Who oversees our wealth (policies)?

Part of the WEALTHPOL project looks into government policies affecting the taxation and transfer of wealth. One may wonder, however, who are the politicians in charge of implementing these policies?

This blog uses a new dataset, WhoGov, which I have created as a part of my PhD project (Nyrup & Bramwell 2020). WhoGov is the largest available dataset on members of governments, including all cabinet ministers, and provides bibliographic information on cabinet members in July every year for the period 1966-2016 in all countries with a population of more than 400,000 citizens. A paper describing the dataset can be found here.

The dataset provides information on the minister’s official title. There are no instances of a Minister of Wealth in our dataset (although both Libya and Sudan for a brief period have had a Minister for Animal Wealth). In general, it is also very rare to have a Minister of Taxation. Denmark and a handful of former Soviet States, such as Belarus and Azerbaijan, are the only countries with a designated Minister of Taxation in our dataset, while some Commonwealth Nations have a Minister of Revenues. Thus, in most cases, we must look elsewhere to identify the ministers in charge of implementing and executing policies for regulating wealth and taxation.

This domain of competence is most often located within the Ministry of Finance. For example, in the United Kingdom the Chancellor of the Exchequer oversees taxation, while it is the Secretary of the Treasury in the United States. These are both equivalent to the Minister of Finance (MF) in other countries. I therefore focus on the MF for the remainder of this blog.

In the figure below, we see how MFs compare against other types of ministers over time along four variables, namely age, share of female individuals, experience in government, and share of independent ministers (unaffiliated with a party). The average MF is in his/her early 50s, which is about the same as other cabinet ministers. This is constant for the whole period. However, we notice that they differ from other types of ministers on the other dimensions. While there has been a large increase in the share of female cabinet ministers generally, this is true to a much lesser extent for the share of female MFs. Furthermore, MFs tend to have more governing experience than other ministers.[1] At last, MFs are less likely to represent a party – especially after large geopolitical crises, such as the Great Recession. This supports the view that technocrats are more likely to be appointed during major economic crises (Alexiadou and Gunaydin, 2019).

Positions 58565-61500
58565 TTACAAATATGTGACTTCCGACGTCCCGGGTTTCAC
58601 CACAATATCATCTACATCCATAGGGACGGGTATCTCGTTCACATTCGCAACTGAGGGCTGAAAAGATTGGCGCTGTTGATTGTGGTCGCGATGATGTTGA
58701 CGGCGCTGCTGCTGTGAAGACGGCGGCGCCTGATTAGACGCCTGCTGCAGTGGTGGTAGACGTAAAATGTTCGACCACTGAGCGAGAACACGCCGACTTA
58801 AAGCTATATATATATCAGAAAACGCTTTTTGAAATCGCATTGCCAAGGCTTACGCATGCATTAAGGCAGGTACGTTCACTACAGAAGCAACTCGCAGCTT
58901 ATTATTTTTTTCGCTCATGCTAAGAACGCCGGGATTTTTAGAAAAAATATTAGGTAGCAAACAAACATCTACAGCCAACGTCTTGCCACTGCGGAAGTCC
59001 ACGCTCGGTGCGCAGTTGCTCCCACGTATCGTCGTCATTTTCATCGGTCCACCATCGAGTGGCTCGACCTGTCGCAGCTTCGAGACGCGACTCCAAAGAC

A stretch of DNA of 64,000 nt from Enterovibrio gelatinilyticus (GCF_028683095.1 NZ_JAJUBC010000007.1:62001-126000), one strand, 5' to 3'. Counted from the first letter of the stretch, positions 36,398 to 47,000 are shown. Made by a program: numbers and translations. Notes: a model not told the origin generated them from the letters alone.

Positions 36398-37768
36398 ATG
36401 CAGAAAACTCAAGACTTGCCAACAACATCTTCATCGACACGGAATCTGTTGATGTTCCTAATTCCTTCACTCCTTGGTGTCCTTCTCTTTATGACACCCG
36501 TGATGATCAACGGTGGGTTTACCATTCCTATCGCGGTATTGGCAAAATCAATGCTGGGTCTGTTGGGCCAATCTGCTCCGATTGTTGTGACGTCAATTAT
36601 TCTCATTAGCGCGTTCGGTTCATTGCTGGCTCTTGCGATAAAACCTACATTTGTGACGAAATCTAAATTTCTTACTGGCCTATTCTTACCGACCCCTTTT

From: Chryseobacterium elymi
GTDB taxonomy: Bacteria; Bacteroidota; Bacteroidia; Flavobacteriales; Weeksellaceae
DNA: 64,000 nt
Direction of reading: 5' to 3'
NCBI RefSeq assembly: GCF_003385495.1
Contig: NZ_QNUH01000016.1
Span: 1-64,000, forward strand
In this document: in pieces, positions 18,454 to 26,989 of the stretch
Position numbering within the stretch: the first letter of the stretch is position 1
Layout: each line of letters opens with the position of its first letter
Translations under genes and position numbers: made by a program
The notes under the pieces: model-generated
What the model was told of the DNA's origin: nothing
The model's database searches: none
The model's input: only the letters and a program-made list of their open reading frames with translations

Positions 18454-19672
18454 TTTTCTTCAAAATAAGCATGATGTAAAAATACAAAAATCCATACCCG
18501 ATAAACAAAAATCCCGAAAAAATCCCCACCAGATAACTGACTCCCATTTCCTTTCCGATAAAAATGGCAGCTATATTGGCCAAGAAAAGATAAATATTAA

There are also large regional differences in who the Minister of Finance is. This can be seen on the maps below, which display the averages of the four variables for the period 2000-2016. In other words, if the value is 20 percent for the share of female MFs, then there has been a female MF for 20 percent of the time in 2000-2016. We do not have complete coverage for the age variable, but MFs tend to be youngest in Eastern and Northern Europe, while they are well above 60 years of age in much of Asia. Moreover, most countries, including the United States and the United Kingdom, have had no female MFs. The exceptions are mainly in Northern Europe, Eastern Europe and Sub-Saharan Africa. Independent MFs are most common in South America, Eastern Europe and autocracies without a party system, such as Saudi Arabia.


Overall, MFs are therefore overwhelmingly male, middle-aged, relatively experienced bureaucrats, and are more likely to be the result of technocratic appointments, which might make them less accountable to the electorate. It is difficult to know outright how this affects our wealth policies. On one hand, some of these characteristics, such as experience and independence, may signal competence. However, the main take-away is that the people overseeing our wealth are very different from the average voter, and we can speculate as to whether this may skew the policies governing our wealth away from the preferences of the average citizen and towards people who look more like the MFs.

This data will be made public after the summer, enabling researchers to investigate this and countless other research questions, while WEALTHPOL is looking further into the creation and implementation of government policies affecting the taxation and transfer of wealth.



Alexiadou, Despina, and Hakan Gunaydin. "Commitment or expertise? Technocratic appointments as political responses to economic crises." European Journal of Political Research 58.3 (2019): 845-865.

Nyrup, J. & Bramwell, S. (2019). “Who governs? A new global data set on members of cabinets.” The working paper is retrieved from https://www.dropbox.com/s/ophg2i81kyjqzyi/Authoritarian_Ministers_Datase....

[1] It should be noted that the measure of experience is affected by the availability of the data. The dataset starts in 1966, and we do not know whether a person was in the cabinet before then, causing the counter to start in 1966.